Veteran bluesman still has what it takes

ERROL NAZARETH

, Last Updated: 12:55 AM ET

Telling Chicago harmonica legend Snooky Pryor how to blow harp is as classless as clipping your fingernails on the TTC.

But people do it anyway.

"A lot of these young punks come up and try and tell me about music and how to play and what to play, and they don't know s--- they own self!" the 78-year-old Pryor says from his home in southern Illinois.

Pryor and Texas axman Mel Brown perform together at Harbourfront's Concert Stage Sunday as part of the The Great Canadian Blues & BBQ Festival being held there today through Sunday. The duo cut Can't Stop Blowin' last year.

"Young folks think they know everything," he laughs. "That's why I take these young folks on the bandstand and wrap 'em up! When they start to talk smart, I tell them, 'Don't ever meet me on the bandstand or you'll get an ass-kicking!' "

Laughing, I ask Pryor if he's ever administered a public ass-kicking.

"Hell, yeah!" he exclaims. "I ain't too old to do it."

His voice softens as he makes a confession.

"I tried to retire four years ago, but peoples won't let me."

At this point you just want to go, 'Aaaah!' and hug him.

But what will you do with all that spare time, I ask?

"Well, I like to fish," the Mississippi-born Pryor says. "I stays on the fish bank pretty regular. I like to fish with reel and rod, I like to fly fish, fish with a bow and arrow.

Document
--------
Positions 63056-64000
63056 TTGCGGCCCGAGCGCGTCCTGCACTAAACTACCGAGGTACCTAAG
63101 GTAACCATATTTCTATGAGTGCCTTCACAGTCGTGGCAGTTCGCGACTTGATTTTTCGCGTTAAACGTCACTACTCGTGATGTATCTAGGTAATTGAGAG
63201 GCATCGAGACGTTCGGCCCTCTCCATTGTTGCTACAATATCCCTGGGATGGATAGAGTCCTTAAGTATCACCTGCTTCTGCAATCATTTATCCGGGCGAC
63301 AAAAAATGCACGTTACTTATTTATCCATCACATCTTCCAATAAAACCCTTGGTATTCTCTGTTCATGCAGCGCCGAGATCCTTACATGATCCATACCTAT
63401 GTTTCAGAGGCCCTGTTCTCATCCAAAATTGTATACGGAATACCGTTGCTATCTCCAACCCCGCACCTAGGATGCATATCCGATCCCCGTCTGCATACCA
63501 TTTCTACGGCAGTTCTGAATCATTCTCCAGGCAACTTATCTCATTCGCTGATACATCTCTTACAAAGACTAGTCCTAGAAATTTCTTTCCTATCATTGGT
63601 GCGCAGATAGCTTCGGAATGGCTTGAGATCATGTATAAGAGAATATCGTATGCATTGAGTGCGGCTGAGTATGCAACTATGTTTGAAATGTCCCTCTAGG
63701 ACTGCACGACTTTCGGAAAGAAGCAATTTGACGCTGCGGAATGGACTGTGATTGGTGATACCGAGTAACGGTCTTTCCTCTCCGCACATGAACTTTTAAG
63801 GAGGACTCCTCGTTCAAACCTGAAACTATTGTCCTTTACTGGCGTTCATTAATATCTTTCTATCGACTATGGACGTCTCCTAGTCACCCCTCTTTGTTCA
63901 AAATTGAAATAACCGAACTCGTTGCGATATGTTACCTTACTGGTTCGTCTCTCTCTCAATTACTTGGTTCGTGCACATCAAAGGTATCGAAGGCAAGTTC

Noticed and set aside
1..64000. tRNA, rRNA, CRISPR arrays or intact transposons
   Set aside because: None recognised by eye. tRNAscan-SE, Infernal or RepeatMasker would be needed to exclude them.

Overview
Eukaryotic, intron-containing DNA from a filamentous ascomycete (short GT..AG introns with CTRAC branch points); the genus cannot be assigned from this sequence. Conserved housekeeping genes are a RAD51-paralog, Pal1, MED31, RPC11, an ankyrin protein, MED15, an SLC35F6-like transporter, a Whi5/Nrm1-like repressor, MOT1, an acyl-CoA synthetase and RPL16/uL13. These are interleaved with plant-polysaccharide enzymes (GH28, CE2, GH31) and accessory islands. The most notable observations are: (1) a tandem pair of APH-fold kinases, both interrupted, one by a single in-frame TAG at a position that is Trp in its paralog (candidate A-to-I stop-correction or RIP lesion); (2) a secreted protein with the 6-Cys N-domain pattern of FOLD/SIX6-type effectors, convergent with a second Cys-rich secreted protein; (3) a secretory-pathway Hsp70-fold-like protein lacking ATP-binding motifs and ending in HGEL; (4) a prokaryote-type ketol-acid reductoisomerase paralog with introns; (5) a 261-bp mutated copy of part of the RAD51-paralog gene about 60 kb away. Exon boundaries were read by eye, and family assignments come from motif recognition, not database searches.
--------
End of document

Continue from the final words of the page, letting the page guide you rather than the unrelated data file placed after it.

"Me and my son went fishing Saturday and I guess we caught about 20 bass."

Pryor's been hooking ears with his spirited harp-playing and big, bluesy voice ever since Sonny Boy Williamson II's playing grabbed him 69 years back. He's collaborated with blues giants Muddy Waters, Willie Dixon and Jimmy Rogers, and maintains a hectic touring and recording schedule.

Even more impressive is that Pryor's widely credited for creating the electric harmonica sound.

Pryor enjoys explaining how this sound was born.

"I used to play bugle when I was in the army and I would blow calls through a big PA system," Pryor says. "I wondered what a harmonica would sound like through there and when I did it ... oh, what a change!" he says.

"I got discharged from the army and got back to Chicago Nov. 16, 1945, and I went to 504 South State St. and got me a PA system with two speakers," he continues. "Then I went to Maxwell St. and I started playing on the street.

"Oh, they couldn't understand this noise," he recalls. "But I made a lot of money."


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